Background: Limited data exist on the role of chronic hyperglycemia-related cardiac autonomic dysfunction in incident heart failure (HF). We investigated the relations of resting heart rate (HR) and PR interval with chronic hyperglycemia, and effects on new-onset HF.

Methods: We prospectively studied 550 patients with prior coronary disease, ischemic stroke and/ or type 2 diabetes. Incident HF was ascertained. Heart rate-PR interval dissociation was defined as counter-physiological co-occurrence of increased PR interval (>mean; 173.3ms) and increased resting HR (>mean; 64.4 beats/min).

Results: Over 63 ±11 months, 6.7% patients developed new-onset HF. Resting HR³75bpm was independently predictive of new-onset HF (HR=3.35 [95%CI: 1.24 - 9.04], P=0.017). Furthermore, baseline HR was associated with HbA1c (R=0.11, P=0.012). At univariable and multivariable analyses, HbA1c remained independently associated with resting HR³75 bpm (OR=1.18, 95%CI [1.00-1.40], P=0.046). Moreover, the normal inverse relation between PR interval and resting HR is lost in this group of high-risk cardiac patients (R=-0.03, P=0.46). Heart rate-PR interval dissociation was significantly associated with HbA1c>7 (28% versus 17%, P=0.006).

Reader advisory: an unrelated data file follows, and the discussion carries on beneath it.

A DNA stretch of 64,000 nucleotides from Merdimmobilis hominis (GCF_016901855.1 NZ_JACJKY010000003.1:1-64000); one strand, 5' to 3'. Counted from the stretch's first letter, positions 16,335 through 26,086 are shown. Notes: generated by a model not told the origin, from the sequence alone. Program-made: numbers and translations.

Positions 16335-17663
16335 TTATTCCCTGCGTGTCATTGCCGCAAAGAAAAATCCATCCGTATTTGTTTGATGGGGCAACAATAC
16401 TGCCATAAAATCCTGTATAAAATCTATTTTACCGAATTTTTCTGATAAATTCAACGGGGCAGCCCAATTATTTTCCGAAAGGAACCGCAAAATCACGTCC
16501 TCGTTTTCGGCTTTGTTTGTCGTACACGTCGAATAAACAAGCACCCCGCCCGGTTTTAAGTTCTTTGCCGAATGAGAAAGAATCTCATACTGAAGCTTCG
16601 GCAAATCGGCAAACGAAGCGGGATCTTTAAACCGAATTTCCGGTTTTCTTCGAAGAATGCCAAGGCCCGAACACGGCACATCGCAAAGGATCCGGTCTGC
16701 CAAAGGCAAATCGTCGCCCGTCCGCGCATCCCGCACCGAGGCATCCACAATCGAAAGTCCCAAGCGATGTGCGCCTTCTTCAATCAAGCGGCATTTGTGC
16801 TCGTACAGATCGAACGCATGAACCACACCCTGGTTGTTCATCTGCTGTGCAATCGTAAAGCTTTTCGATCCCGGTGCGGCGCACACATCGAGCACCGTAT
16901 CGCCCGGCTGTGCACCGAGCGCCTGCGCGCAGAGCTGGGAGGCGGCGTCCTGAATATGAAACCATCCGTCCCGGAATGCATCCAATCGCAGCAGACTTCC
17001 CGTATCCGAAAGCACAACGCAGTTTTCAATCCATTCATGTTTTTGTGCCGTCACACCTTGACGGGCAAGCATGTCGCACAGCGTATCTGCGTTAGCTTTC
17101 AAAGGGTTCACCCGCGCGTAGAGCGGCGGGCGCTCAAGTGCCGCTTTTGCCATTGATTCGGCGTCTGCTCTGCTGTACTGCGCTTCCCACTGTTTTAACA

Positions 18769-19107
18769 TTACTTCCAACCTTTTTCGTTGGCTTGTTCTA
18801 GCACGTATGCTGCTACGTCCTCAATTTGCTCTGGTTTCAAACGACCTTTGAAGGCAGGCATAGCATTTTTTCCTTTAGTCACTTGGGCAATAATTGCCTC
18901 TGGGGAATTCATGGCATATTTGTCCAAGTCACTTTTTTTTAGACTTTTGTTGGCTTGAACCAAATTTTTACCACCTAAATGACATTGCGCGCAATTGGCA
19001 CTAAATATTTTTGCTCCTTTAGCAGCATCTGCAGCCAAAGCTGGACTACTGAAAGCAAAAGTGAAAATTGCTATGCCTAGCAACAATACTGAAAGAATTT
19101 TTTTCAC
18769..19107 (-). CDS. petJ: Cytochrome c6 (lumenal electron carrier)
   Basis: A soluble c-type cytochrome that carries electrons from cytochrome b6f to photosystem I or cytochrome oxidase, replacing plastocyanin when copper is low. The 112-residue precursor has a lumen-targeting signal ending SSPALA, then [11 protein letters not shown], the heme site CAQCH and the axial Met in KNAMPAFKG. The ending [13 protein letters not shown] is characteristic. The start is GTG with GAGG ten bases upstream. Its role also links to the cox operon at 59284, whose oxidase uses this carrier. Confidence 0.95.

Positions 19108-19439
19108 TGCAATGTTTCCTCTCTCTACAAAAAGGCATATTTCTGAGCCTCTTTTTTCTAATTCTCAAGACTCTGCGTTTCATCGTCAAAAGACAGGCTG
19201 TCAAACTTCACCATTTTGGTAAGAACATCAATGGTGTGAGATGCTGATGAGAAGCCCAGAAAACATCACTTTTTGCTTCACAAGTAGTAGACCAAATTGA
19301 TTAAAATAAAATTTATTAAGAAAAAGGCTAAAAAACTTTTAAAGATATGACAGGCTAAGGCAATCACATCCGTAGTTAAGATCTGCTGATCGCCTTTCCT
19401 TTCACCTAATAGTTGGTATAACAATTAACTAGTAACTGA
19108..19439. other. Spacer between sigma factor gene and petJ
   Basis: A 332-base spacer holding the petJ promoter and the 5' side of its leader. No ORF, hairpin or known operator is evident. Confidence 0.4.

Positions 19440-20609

Conclusion: Chronic hyperglycemia is associated with elevated resting HR and counter-physiological dissociation of HR and PR interval, and that such elevated resting HR is a predictor of new-onset HF in cardiovascular patients with prevailing diabetes.

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